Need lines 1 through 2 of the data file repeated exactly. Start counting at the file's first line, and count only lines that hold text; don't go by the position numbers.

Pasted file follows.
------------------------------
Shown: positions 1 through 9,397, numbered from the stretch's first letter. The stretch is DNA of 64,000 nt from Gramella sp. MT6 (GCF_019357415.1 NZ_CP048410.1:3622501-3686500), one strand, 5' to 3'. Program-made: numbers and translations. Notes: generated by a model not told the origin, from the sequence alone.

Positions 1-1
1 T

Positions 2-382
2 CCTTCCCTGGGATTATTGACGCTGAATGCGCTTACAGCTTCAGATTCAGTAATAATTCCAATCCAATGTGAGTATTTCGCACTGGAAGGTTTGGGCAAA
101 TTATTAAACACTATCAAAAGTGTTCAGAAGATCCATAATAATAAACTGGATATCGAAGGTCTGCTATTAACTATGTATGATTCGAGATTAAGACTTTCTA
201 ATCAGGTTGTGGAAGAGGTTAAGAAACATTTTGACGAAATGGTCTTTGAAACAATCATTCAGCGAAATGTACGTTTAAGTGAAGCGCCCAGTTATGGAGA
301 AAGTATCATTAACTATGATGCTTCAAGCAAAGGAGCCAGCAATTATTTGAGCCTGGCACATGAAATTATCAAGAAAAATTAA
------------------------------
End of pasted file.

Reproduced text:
Shown: positions 1 through 9,397, numbered from the stretch's first letter. The stretch is DNA of 64,000 nt from Gramella sp. MT6 (GCF_019357415.1 NZ_CP048410.1:3622501-3686500), one strand, 5' to 3'. Program-made: numbers and translations. Notes: generated by a model not told the origin, from the sequence alone.

Positions 1-1